(Araneus diadematus) with lunch!
© Roger Key
Invertebrate silk is incredibly versatile. Flexible, elastic and seven times stronger than steel, silk is used by a range of invertebrates for hunting, protection and shelter. You will know that spiders use silk, and we will come to those later, but first here are some other invertebrate masters of silk.
Silk and Lace
Female Green lacewings use silk to protect their vulnerable eggs during development. The eggs are laid at the end of stiff silk stalks placed on the underside of plant leaves and stems; this prevents heavy predators such as ants from reaching and eating the eggs.
Lacewings belong to the insect order neuroptera, neuro=sinew ptera=wing. Adults typically have wings with numerous cross-veins, large eyes and long neck with piercing sucking mouthparts. Of the 5000 species many are predatory however some species consume pollen, nectar and honeydew (the sugary water excreted by sap sucking bugs like aphids). Lacewings undergo complete metamorphosis; hatching as larvae which look nothing like adults they are usually specialised predators consuming things like spider egg masses. Once satiated the larvae settle and form a cocoon, inside they reform their body and emerge as an adult lacewing.
Green lacewing eggs © Dragiša Savic
Some moths and butterflies use silk. Caterpillars of the Marsh Fritillary butterfly live in groups and between them produce silken larval webs which protect them from predators. The silk worm is in fact the caterpillar of the silkworm moth (Bombyx mori). When the caterpillar is ready to pupate into an adult moth it spins a protective cocoon of silk. The caterpillars are commercially farmed, and the cocoons are collected to produce the silk which is used to make clothes.
Marsh fritillary butterfly © Roger Key
Silk is also used under water; the larvae of caddis flies live in rivers and build themselves cylindrical homes by binding small particles of sand or bits of leaves together with silk. Some even spin mesh nets to trap food carried on the river currents.
Weaver ants are found across Africa and Australasia, they use silk is to sew leaves together to provide shelter for their colony. Adult ants can not produce silk themselves, they instead use their larvae. The ants carry the larva in their front legs, weaving them back and forth between leaves to join them together. The larvae can produce silk on demand with a light stroke from the adult handler.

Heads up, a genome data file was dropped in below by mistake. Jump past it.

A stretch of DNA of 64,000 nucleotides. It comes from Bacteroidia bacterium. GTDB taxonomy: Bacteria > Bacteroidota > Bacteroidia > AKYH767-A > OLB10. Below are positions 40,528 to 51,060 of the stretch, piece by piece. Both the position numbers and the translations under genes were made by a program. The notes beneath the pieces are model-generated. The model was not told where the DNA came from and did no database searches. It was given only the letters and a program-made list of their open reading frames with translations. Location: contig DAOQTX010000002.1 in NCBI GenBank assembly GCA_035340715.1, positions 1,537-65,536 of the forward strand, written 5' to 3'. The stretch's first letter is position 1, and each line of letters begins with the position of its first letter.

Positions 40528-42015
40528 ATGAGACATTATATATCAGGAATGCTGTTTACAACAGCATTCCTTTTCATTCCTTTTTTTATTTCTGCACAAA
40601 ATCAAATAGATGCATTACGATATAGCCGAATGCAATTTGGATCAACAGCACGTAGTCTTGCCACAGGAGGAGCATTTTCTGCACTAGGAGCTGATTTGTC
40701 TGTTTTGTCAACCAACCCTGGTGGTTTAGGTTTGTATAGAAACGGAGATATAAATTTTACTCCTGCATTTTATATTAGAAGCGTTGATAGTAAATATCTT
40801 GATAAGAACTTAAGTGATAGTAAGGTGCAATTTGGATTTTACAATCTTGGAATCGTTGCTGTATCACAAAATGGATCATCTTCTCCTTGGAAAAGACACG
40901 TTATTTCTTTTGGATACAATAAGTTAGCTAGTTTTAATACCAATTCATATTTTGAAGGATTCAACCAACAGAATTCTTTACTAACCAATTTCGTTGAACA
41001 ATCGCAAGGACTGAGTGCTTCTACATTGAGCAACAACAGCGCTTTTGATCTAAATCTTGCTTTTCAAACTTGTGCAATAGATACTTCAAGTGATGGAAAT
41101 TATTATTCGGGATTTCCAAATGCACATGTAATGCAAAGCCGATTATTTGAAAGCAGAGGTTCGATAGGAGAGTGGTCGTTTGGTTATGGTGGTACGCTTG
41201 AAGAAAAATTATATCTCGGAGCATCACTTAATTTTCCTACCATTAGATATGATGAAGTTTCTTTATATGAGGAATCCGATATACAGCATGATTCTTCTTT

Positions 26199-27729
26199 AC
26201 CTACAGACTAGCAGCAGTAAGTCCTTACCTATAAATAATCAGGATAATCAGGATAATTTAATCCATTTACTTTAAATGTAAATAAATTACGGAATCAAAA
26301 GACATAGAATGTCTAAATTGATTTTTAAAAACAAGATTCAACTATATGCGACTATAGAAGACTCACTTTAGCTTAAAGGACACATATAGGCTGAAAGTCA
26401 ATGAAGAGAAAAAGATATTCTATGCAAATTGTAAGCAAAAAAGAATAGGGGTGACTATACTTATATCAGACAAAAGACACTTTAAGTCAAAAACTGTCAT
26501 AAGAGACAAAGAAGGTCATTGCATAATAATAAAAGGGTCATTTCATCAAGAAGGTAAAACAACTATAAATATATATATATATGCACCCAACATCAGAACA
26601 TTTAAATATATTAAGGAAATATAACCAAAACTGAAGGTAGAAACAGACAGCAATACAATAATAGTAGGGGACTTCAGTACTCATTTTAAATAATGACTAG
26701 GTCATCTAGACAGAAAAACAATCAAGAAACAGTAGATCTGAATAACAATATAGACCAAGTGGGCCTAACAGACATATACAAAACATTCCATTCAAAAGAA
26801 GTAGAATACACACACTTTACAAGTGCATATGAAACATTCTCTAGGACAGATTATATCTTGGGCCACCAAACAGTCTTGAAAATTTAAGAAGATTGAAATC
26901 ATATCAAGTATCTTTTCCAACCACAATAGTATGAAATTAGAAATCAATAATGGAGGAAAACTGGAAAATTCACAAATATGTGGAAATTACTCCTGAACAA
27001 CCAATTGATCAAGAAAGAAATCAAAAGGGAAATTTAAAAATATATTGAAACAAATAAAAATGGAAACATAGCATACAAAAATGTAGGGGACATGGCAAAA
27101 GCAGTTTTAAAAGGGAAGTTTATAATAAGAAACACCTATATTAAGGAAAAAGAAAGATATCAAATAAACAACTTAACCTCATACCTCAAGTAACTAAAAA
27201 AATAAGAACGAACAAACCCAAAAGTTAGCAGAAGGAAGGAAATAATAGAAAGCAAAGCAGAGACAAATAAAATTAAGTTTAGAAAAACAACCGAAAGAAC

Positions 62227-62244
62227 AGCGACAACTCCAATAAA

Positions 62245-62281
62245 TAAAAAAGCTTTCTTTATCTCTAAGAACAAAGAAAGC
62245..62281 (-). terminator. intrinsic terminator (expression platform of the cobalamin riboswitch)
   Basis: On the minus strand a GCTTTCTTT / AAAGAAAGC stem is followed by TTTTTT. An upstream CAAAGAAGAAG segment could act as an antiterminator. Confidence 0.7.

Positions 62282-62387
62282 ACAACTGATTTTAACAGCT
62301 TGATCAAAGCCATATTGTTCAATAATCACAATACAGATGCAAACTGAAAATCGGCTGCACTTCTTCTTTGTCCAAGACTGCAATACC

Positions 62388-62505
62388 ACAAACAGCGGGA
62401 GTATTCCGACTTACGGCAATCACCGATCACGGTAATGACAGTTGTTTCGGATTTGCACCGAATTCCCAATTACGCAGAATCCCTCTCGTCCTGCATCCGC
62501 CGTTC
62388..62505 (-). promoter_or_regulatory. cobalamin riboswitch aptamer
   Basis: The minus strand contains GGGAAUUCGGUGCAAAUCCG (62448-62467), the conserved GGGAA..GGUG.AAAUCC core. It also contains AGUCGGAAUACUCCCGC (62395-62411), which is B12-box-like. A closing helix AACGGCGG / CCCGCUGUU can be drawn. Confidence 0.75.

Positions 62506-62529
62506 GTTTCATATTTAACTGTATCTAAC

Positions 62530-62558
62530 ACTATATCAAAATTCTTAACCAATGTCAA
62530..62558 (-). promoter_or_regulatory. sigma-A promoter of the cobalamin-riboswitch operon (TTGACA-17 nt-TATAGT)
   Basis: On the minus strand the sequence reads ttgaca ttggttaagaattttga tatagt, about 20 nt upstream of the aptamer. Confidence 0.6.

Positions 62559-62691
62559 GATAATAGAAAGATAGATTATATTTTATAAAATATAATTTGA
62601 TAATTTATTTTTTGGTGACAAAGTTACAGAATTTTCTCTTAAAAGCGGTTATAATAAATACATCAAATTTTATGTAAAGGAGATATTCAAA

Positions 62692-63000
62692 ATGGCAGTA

© Ben Hamers
What are spiders?
Spiders belong to the group of invertebrates called the Arachnids. Arachnids all have eight legs; the group also includes harvestmen, scorpions, mites and ticks.
Spiders have two body parts – the cephalothorax (a fused head and thorax) and the abdomen. Most spiders in the UK have eight eyes, a few species possess only six.
There are about 650 different species of spider in the UK, these are split into 33 families of similar species. One of the largest families is the money spiders (Linyphiidae) which make up nearly half the total number of species.
Spider silk is produced as a liquid protein in the spider’s abdomen. At the tip of the abdomen are two or three pairs of spinnerets, these spin the silk which immediately solidifies to form threads. Spider silk is incredibly strong and elastic – it can be stretched to one third longer than its original length without breaking. Spiders use their silk for different uses, it can be used to construct webs to catch prey, to protect eggs, to wrap prey, or to weave a shelter.
Some spiders use silk to colonise new areas. On fine days in late summer or autumn tens of thousands of small money spiders climb to the tops of blades of grass or fence posts and spin strands of silk. As the wind catches the silk the spiders become airborne and drift along with the breeze. This ‘ballooning’ allows the spiders to travel huge distances and up to astounding heights. Weather balloons over 1000m up in the atmosphere have caught ballooning spiders!
Linyphid spider © Jon Mold
STAR FILE: Wolf spider
Wolf spiders (Lycosidae) are featured in programme 3 of Life in the Undergrowth. They do not spin webs, they hunt and chase their prey on the ground. Common wolf spiders (Pardosa pullata) can often be seen running around or basking in the sun on bare surfaces. You can find them in your back garden or a local park. Female wolf spiders are excellent mothers; they carry their eggs around in a silk sac which is attached to their abdomen. When the eggs hatch the young are carried on their mother’s back for a few days until they are large enough to fend for themselves.
Female Wolf spider (Pardosa sp) carrying her young
© Roger Key
Many spiders are very small and often go un-noticed. It has been estimated that an ungrazed meadow may support as many as 4,000,000 spiders per hectare!
The web of an average Garden spider (Araneus diadematus) contains up to 30 metres of silk!
Garden spider web with frost © Roger Key
The world record for the largest outdoor spiders’ web is held by British spiders. In October 1998, a cobweb that covered the entire 4.54 hectare (11.2 acre) playing field at Kineton High School, Warwick was discovered by Ken Thompson - the school’s caretaker. It had been created by thousands of money spiders. (Guiness World Records)
Would you like to know more?
Other pages on the Buglife website:
British Arachnological Society